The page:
European antitrust officials have imposed a $2.7 billion fine on Google for favoring its own services over competitors on Google search, which now dominates 90% of the market in Europe. It is the largest antitrust fine in European history. European Commissioner Margrethe Vestager stated "Google has abused its market dominance in search by promoting its own services and demoting its competitors. What Google has done is illegal under EU antitrust rules. It has denied other companies the chance to compete on the merits and to innovate. And most importantly, it has denied European consumers the benefits of competition, genuine choice, and innovation." Google competitors and news organizations, based in the United States, favored the outcome. Over many years, EPIC had urged the US government to take a closer look at Google's anti-competitive practices. In testimony before the Senate Judiciary Committee in 2007, EPIC warned that Google's growing dominance of online advertising would diminish user privacy and market competition. In a statement to the FTC in 2011, EPIC explained that Google altered the search rankings of YouTube after it acquired the company to preference Google's content over that of competitors and NGOs, including EPIC. In 2012, EPIC told the FTC that "Google's business practices raise concerns related to both competition and the implementation of the Commission's consent order." EPIC later sued the FTC for its failure to enforce the consent order.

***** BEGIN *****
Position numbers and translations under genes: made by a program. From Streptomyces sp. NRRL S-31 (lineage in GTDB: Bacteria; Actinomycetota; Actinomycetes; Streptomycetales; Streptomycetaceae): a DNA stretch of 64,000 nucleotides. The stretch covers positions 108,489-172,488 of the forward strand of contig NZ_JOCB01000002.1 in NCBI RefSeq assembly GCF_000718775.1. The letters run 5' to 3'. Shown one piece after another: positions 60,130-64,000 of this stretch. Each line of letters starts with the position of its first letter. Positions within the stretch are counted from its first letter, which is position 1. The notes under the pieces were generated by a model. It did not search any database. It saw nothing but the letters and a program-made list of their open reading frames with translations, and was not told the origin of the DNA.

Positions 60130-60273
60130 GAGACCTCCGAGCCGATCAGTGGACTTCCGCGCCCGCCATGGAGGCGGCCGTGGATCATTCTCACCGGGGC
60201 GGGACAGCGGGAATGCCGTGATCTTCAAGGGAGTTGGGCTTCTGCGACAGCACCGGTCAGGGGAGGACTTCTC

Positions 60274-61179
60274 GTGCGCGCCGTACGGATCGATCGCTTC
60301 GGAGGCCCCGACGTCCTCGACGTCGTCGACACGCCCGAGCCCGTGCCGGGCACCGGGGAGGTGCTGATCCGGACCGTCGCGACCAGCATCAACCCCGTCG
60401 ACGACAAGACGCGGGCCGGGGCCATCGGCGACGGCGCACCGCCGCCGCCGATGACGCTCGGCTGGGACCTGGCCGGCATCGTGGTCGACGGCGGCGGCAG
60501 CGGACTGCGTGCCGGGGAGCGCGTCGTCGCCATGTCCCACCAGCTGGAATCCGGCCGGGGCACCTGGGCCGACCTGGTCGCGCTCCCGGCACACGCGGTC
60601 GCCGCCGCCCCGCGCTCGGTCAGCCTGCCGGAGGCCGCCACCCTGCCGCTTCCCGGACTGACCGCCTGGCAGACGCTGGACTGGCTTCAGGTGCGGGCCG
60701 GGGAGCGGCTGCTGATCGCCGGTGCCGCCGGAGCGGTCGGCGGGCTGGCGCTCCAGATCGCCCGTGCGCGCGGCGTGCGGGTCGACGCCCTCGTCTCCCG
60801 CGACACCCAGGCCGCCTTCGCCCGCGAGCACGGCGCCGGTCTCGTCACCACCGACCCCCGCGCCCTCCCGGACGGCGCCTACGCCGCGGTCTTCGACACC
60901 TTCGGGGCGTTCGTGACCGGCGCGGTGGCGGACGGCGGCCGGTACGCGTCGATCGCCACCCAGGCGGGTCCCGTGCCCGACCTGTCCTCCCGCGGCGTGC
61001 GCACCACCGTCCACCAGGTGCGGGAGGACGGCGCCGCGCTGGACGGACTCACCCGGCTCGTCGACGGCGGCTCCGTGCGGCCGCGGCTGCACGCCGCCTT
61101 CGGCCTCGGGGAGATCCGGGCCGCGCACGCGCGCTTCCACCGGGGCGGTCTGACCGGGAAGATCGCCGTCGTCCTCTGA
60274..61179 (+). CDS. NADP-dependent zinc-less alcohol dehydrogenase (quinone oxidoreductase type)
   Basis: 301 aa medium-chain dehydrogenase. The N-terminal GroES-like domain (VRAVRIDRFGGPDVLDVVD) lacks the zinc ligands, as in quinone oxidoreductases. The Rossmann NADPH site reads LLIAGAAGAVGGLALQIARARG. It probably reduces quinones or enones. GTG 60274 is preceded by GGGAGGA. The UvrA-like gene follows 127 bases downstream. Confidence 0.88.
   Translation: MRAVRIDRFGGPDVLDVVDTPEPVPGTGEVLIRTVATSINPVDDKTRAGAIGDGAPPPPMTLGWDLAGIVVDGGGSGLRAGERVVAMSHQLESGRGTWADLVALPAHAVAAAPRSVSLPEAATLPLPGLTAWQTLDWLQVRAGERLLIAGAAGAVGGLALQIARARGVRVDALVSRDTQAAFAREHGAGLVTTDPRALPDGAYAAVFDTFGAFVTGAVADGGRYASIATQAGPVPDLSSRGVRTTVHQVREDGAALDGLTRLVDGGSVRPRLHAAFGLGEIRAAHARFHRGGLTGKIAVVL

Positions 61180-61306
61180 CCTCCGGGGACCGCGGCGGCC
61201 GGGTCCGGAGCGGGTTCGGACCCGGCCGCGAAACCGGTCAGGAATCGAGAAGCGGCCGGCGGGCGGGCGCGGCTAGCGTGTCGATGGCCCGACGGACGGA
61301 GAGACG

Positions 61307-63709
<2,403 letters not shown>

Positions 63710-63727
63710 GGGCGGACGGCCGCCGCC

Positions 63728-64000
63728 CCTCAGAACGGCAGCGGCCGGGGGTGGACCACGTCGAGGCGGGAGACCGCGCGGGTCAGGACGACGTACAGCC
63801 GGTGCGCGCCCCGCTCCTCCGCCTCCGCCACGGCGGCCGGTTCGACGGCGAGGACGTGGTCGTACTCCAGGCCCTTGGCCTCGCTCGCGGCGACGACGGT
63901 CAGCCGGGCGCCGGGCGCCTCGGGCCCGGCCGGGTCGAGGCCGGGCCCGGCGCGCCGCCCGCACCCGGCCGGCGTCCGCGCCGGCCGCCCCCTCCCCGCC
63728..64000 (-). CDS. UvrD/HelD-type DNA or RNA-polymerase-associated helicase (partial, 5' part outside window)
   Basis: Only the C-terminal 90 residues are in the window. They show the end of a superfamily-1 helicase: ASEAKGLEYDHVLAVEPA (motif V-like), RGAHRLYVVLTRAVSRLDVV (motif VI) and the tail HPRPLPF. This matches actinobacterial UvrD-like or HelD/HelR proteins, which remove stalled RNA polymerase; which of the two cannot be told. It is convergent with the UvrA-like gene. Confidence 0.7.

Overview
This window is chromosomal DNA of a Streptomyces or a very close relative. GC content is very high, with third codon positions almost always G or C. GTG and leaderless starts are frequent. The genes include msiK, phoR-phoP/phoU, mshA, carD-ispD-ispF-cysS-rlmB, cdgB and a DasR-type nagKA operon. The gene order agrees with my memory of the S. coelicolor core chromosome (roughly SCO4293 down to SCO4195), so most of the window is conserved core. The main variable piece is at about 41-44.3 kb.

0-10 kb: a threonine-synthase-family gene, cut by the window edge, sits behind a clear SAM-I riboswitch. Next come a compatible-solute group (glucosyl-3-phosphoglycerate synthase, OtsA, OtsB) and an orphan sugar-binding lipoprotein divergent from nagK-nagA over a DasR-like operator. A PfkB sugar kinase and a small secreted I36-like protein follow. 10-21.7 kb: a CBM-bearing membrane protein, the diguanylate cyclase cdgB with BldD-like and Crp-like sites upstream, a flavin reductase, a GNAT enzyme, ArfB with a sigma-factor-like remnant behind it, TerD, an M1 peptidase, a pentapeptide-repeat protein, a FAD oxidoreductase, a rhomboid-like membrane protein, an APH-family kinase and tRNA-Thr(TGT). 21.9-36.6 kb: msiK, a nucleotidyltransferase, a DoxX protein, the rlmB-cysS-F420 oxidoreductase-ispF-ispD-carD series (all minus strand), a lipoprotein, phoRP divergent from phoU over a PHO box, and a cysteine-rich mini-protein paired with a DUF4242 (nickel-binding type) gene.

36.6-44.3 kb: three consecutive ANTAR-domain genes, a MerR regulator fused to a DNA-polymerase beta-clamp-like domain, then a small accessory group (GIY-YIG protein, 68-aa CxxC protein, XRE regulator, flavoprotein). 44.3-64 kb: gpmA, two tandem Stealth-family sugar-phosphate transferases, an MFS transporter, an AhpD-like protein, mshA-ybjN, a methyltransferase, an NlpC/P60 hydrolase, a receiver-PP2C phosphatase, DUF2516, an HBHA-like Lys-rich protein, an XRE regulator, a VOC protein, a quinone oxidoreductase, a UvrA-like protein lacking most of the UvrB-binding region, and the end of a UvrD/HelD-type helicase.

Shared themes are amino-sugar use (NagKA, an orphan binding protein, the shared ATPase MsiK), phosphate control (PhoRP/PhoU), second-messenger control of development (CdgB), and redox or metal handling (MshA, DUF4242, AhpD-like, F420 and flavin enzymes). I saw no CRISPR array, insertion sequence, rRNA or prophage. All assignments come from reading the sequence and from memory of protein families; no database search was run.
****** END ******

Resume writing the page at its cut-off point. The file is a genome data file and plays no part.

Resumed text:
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Privacy Law Sourcebook (2016)